My relationship with my boyfriend's roommate is really…odd. And not because he's seen my stressed-out, hair-piled-on-the-top-of-my-head-like-Ping-from-"Mulan," buried-under-a-mountain-of-Fruit-by-the-Foot-coils mode, or because of your typical Judd Apatow-worthy, not-safe-for-print reasons.
I blame something else. Something that's been there through it all — a subtle catalyst for the development of our strange, yet special relationship: Netflix.
Part One: I am not baby crazy!
I would call it unfortunate timing if it hadn't happened more than once. It was a Friday night and my boyfriend and I had just gotten dinner and decided to see what was on Netflix — the casual beginning to each part of this story. After scrolling through for about 10 or so minutes, we landed on this documentary called "Babies." The documentary follows four babies born into vastly different cultures. We'd both seen previews of this movie, and having been brought up in different cultures ourselves, we decided to watch it. It took about five minutes of twinkling lullaby music for the food comas to set in.
When I woke up about two hours later, the lights were off, the screen was black and the roommate's door was closed with the light on. I was too groggy to think anything of it, but then I thought about the scene as he saw it.
He'd come home to the sight of his roommate and his girlfriend fast asleep on the couch to a documentary about babies. Of course, when I saw him the next day he made some semi-snarky comment like, "What, you too busy sending him subliminal messages about raising children to come out tonight?"
Well, that's just embarrassing and not even true.
Part Two: Stereotypes, stereotypes
You know the drill: Friday night, after dinner, sat down to watch a movie. We settled on documentary about North Korea. The boyfriend had to go to work before the end of the movie, but because I had my own car there, I decided to stay until the end before going home. By the power of Netflix, I somehow ended up watching five or six documentaries in the queue.
Of course, the roommate doesn't come home during the documentary on street art or the one about the food industry (perfectly normal and non-embarrassing documentary topics), he comes home during the one about origami. As if he needed a more stereotypical sight after a long night at Harpo's, I was not only watching a documentary about origami, but my hair was piled Ping-high on my head, and I had fallen asleep (see "Asians sleeping in the library" blog).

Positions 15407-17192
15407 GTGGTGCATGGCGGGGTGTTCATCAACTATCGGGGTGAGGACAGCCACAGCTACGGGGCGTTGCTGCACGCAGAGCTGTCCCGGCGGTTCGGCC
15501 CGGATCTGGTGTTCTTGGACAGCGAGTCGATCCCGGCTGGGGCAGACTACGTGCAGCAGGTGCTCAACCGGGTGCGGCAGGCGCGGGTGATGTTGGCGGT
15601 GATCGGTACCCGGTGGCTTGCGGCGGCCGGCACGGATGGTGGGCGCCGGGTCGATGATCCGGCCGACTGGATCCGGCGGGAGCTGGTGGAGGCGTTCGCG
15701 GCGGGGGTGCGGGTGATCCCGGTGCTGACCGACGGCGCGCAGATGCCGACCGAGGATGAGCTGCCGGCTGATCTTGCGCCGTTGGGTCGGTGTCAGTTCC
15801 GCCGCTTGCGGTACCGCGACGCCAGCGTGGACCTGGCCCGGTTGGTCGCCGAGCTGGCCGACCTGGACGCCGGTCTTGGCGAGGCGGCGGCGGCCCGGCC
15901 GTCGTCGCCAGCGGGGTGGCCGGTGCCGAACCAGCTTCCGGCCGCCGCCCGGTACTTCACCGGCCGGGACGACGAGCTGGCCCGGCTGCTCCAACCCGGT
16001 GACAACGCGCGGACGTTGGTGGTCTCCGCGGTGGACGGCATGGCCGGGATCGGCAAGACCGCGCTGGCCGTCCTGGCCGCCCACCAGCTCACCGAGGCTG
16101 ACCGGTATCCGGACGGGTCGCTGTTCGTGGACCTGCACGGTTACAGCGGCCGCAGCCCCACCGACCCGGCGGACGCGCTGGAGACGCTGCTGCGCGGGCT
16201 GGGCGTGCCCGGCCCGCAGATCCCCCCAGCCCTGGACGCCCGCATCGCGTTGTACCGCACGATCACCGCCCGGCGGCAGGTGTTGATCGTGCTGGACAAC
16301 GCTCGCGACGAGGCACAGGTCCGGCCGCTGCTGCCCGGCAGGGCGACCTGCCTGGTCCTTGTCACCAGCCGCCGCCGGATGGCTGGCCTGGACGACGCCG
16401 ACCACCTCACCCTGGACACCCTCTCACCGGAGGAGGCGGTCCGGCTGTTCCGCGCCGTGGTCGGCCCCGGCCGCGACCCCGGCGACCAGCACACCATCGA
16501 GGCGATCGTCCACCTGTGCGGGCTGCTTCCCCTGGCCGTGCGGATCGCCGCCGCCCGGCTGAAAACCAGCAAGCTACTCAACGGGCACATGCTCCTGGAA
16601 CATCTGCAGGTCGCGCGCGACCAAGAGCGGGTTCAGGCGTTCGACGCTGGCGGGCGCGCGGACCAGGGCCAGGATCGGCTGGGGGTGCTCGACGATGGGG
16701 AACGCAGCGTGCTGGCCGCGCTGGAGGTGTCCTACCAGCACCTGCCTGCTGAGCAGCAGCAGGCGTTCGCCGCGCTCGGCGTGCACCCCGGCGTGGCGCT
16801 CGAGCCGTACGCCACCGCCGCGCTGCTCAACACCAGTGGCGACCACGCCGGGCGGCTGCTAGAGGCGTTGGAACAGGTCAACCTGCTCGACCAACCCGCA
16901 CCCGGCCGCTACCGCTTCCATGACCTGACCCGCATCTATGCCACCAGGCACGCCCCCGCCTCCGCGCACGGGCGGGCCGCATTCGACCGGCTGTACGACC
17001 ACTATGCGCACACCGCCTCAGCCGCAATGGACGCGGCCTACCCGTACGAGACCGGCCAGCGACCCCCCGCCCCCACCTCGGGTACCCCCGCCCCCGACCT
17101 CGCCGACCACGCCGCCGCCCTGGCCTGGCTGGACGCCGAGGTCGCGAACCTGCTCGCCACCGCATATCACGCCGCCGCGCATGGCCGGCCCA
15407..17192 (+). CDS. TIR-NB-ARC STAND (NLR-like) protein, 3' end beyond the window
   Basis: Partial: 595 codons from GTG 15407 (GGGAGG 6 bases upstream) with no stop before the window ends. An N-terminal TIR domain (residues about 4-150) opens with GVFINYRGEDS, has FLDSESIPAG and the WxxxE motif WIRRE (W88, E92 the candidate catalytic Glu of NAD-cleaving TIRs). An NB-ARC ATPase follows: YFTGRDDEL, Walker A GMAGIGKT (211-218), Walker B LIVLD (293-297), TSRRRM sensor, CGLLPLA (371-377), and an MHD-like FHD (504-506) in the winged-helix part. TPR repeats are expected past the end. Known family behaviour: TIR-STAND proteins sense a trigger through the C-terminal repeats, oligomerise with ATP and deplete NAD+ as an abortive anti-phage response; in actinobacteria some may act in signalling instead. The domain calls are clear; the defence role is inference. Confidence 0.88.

Part Three: Finally making progress
Okay, so this is a continuation of Part Two, but let's be real: Things just work better in threes.
I wake up to find the roommate sitting on the couch next to me, transfixed by the paper folding. The documentary ended shortly after, and the roommate didn't really make any motions to get up and leave. So, to fill the silence, I asked if he wanted me to put on another one. I expected him to snap out of it, say no and go to bed. To my surprise, he said yes. So I put on one of the few documentaries I hadn't seen that night — one about sea creatures.
And then it happened.
As the title card bubbled on the screen, he let out a sigh. I looked at him and asked if there was something he wanted to talk about. I don't know if it was the Harpo's or the bluish glow from the movie but he proceeded to spout on about all of his life woes, thus cultivating the "special" part of our strange yet special relationship.
Ordinarily, I'd imagine one would simply nod uncomfortably and try to make a quick exit. However, being the approval-seeking kind I am, and having felt like the roommate didn't have the best impression of me, I just listened, contributing a quip here, an anecdote there. We talked for hours, looking up during occasional moments of silence at the documentary with weird, animated creatures. I don't know about him, but during those moments of conversational silence filled by that classic documentary narration, I wondered to myself: How the hell did I get in this bizarre situation?